The best magical realism books by women writers

Why am I passionate about this?

I’m a writer who loves all kinds of fiction, but I’m most passionate about magical realism and related genres (like fabulism and speculative fiction). I love when writers skirt several genres, especially when their use of the “strange” holds a funhouse mirror up to our world and allows us to see a deeper truth. My favorite writers craft prose that rivals poetry and delve into their characters’ interior worlds; for me, one of fiction’s greatest magic tricks is the ability to enter another’s world and create empathy. The five authors on this list do all of these things and more, and they serve as some of my greatest inspirations.  


I wrote...

Girl Country: and Other Stories

By Jacqueline Vogtman,

Book cover of Girl Country: and Other Stories

What is my book about?

Girl Country is a collection of literary short stories, most of which fall under the umbrella of “magical realism,” with a smattering of fabulism, speculative fiction, and historical fiction. The stories range from medieval Europe to the near-future of the American Midwest, populated by mothers and monsters, mermaids and milkmaids, nuns and bus drivers—women in every walk of life, but particularly working-class women, navigating the intersection of the mundane and the magical.

Shepherd is reader supported. When you buy books, we may earn an affiliate commission.

The books I picked & why

Book cover of Orange World and Other Stories

Jacqueline Vogtman Why did I love this book?

In Orange World, Karen Russell guides readers expertly through a multitude of weird worlds, but in her hands the weird becomes familiar as we enter her characters’ inner lives.

The title story—about a mother striking a deal with the devil to protect her child, only this deal involves breastfeeding the devil himself—struck a chord with me, as my collection also focuses on motherhood, and I wrote many of the stories while in the throes of taking care of my young child.

Other standouts in Russell’s collection are “Bog Girl,” a love story between an ordinary teenage boy and a two-thousand-year-old bog girl; and “The Prospectors” a Depression-era ghost story. I’m inspired by Russell’s level of inventiveness and empathy, her richness of language, and her wide-ranging settings. 

By Karen Russell,

Why should I read it?

1 author picked Orange World and Other Stories as one of their favorite books, and they share why you should read it.

What is this book about?

'I loved Orange World... a collection of short stories in which demons live in drains, bog women come back from the dead and trees can grow inside the human body' Daisy Johnson, New Statesman BOOK OF THE YEAR

'A rare combination of literary brilliance and unbridled entertainment' Mark Haddon

These exuberant, unforgettable stories showcase Karen Russell's comedic and imaginative talent for creating outlandish predicaments that uncannily mirror our inner lives. In 'The Bad Graft', a couple on a road trip stop in Joshua Tree National Park, where the spirit of a giant tree accidentally infects the young woman, their fates…


Book cover of Her Body and Other Parties: Stories

Jacqueline Vogtman Why did I love this book?

When I first read Machado’s short story collection, it felt like someone had shaken me awake, slapped me, poured cold water over my head—the possibilities for what short fiction could do were blown wide open.

It’s hard to categorize this book as “magical realism,” as it is so much more than that: it’s reimagined fairy tales and horror stories; it’s speculative fiction and sci-fi and fabulism; it’s pop-culture experimentation, all seen through a feminist and queer lens.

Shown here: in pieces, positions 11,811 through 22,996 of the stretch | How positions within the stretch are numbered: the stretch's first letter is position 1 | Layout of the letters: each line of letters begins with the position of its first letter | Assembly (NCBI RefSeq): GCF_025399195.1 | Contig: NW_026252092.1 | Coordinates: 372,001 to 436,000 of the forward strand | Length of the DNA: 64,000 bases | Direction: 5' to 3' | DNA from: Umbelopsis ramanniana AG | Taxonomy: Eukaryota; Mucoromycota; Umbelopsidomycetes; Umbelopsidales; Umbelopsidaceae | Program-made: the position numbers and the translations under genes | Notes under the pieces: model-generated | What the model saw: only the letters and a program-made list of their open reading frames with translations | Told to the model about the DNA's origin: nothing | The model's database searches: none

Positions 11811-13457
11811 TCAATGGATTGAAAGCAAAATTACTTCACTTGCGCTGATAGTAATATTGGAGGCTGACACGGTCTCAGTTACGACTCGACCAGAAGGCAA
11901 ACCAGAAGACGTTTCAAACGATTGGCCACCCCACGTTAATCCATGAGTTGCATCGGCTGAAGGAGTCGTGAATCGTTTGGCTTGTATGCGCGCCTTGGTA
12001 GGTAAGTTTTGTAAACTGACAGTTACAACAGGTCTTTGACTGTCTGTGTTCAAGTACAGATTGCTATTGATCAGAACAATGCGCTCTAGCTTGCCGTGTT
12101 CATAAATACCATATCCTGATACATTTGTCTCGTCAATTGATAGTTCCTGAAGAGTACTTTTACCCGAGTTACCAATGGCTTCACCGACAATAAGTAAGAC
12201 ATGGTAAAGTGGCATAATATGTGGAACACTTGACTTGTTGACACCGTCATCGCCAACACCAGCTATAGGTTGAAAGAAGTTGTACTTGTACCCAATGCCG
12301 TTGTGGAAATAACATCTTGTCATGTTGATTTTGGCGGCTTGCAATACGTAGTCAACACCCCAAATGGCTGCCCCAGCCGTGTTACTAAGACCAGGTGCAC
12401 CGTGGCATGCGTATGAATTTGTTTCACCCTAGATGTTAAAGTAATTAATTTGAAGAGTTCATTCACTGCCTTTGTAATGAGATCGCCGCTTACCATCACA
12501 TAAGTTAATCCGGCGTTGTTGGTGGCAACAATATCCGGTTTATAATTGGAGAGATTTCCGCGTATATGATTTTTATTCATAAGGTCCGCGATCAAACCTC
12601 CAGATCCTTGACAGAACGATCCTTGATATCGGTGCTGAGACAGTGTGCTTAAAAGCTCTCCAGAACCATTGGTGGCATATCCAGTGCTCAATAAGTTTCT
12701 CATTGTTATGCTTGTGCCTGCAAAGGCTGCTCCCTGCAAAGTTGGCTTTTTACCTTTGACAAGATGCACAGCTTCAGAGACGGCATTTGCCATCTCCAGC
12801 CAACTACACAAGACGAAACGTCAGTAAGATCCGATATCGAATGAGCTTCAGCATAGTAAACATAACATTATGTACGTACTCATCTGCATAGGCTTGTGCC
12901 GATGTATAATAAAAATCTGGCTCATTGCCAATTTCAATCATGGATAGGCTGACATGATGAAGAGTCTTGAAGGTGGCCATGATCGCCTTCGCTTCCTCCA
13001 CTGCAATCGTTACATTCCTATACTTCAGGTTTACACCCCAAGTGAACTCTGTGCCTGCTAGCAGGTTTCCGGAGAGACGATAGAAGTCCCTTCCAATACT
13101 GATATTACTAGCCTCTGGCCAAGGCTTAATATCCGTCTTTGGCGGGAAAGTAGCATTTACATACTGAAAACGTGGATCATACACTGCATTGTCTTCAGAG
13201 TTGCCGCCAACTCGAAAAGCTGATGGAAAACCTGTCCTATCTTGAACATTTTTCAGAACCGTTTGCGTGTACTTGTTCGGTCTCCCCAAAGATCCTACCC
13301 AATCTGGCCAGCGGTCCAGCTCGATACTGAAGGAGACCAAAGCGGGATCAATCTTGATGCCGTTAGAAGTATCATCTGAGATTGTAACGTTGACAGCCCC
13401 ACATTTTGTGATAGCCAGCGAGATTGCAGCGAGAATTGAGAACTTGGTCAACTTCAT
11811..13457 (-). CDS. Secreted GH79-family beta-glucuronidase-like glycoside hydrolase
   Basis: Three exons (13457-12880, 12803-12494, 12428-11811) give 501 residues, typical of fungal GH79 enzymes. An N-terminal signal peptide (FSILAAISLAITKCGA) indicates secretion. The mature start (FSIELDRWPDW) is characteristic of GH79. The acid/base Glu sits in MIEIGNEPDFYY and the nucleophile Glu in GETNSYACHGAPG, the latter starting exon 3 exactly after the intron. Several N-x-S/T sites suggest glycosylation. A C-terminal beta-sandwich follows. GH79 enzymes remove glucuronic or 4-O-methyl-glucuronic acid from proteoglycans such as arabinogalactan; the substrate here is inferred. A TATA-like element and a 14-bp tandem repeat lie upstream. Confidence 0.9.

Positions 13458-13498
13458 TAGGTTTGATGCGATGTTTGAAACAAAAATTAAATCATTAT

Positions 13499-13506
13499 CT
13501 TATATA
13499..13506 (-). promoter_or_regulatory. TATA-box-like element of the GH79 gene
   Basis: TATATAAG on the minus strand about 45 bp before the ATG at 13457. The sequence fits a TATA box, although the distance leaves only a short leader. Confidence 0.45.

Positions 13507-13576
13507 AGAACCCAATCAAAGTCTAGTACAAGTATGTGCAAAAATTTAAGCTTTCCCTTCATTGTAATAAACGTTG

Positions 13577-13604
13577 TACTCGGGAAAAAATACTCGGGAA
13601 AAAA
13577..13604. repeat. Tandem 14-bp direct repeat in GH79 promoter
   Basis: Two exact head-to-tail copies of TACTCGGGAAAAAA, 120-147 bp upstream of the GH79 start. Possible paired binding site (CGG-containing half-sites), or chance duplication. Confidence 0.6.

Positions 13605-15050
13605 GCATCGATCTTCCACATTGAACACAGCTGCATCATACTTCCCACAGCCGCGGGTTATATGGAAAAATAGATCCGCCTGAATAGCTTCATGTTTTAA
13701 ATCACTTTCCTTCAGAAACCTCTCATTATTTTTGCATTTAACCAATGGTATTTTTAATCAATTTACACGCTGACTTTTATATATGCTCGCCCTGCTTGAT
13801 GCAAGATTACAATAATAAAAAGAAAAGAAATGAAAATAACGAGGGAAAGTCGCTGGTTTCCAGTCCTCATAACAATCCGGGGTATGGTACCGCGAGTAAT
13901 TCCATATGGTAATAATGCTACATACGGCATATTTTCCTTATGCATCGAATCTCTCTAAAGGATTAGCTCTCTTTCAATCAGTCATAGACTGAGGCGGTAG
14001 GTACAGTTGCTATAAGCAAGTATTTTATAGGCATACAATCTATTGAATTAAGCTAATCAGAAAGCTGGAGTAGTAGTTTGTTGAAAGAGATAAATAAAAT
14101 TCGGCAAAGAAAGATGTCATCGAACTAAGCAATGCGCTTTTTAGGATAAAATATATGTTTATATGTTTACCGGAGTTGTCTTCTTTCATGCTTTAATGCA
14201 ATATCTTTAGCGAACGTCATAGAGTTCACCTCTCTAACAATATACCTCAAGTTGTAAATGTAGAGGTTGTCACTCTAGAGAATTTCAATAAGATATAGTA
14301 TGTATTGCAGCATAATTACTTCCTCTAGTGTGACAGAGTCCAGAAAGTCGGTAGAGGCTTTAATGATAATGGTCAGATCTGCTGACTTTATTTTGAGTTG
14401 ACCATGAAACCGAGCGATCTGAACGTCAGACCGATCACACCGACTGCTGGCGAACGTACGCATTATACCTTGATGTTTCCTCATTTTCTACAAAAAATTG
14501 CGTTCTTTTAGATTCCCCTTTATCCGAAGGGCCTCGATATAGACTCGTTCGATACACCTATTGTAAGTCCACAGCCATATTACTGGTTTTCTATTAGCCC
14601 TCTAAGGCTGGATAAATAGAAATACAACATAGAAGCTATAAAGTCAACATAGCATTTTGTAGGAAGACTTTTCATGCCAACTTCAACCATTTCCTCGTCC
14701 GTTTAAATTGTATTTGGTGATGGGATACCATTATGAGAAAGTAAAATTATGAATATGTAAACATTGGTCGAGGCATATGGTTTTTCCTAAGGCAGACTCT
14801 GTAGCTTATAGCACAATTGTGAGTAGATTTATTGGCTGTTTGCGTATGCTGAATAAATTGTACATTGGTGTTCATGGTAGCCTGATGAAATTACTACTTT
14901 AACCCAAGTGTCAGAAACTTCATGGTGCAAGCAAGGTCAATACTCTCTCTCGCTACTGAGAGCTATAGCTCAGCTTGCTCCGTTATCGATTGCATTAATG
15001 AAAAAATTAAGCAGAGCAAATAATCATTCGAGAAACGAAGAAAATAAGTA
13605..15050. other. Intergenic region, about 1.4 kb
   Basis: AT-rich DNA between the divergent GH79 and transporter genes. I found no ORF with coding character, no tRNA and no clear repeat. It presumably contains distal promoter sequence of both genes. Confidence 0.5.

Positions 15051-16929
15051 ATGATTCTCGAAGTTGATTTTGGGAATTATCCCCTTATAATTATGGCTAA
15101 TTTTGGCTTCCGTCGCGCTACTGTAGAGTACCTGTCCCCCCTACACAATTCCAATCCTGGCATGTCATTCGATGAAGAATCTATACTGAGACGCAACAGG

Most importantly, though, it’s a book where language is treated as something alive and form something to be played with. Standout stories are “The Husband Stitch” (arguably her most “famous” story) and “Especially Heinous” (because I’m a Law & Order superfan and because the story is so inventive, funny, and penetrating).

By Carmen Maria Machado,

Why should I read it?

8 authors picked Her Body and Other Parties as one of their favorite books, and they share why you should read it.

What is this book about?

SHORTLISTED FOR THE NATIONAL BOOK AWARD FICTION PRIZE 2017
SHORTLISTED FOR THE INTERNATIONAL DYLAN THOMAS PRIZE 2018

'Brilliantly inventive and blazingly smart' Garth Greenwell

'Impossible, imperfect, unforgettable' Roxane Gay

'A wild thing ... covered in sequins and scales, blazing with the influence of fabulists from Angela Carter to Kelly Link and Helen Oyeyemi' New York Times

In her provocative debut, Carmen Maria Machado demolishes the borders between magical realism and science fiction, comedy and horror, fantasy and fabulism. Startling narratives map the realities of women's lives and the violence visited on their bodies, both in myth and in practice.

A…


Book cover of The Rock Eaters: Stories

Jacqueline Vogtman Why did I love this book?

Rock Eaters broke me out of a reading slump and was the most exciting discovery for me since Her Body and Other Parties.

It’s one of those collections where, after finishing each story, I thought, “I wish I had written that!” My favorites include “The Stones of Sorrow Lake,” about a town where residents grow a rock in their bodies in response to their first grief, and “Thoughts and Prayers,” a devastating story where strange angels appear on rooftops after a school shooting.

Like Machado, Peynado writes in a range of genres that expands to sci-fi and speculative fiction, but what I love most about these stories is how they serve as perfect metaphors for our world and how their strangeness reveals deeper meanings about our society, our relationships, ourselves. 

By Brenda Peynado,

Why should I read it?

2 authors picked The Rock Eaters as one of their favorite books, and they share why you should read it.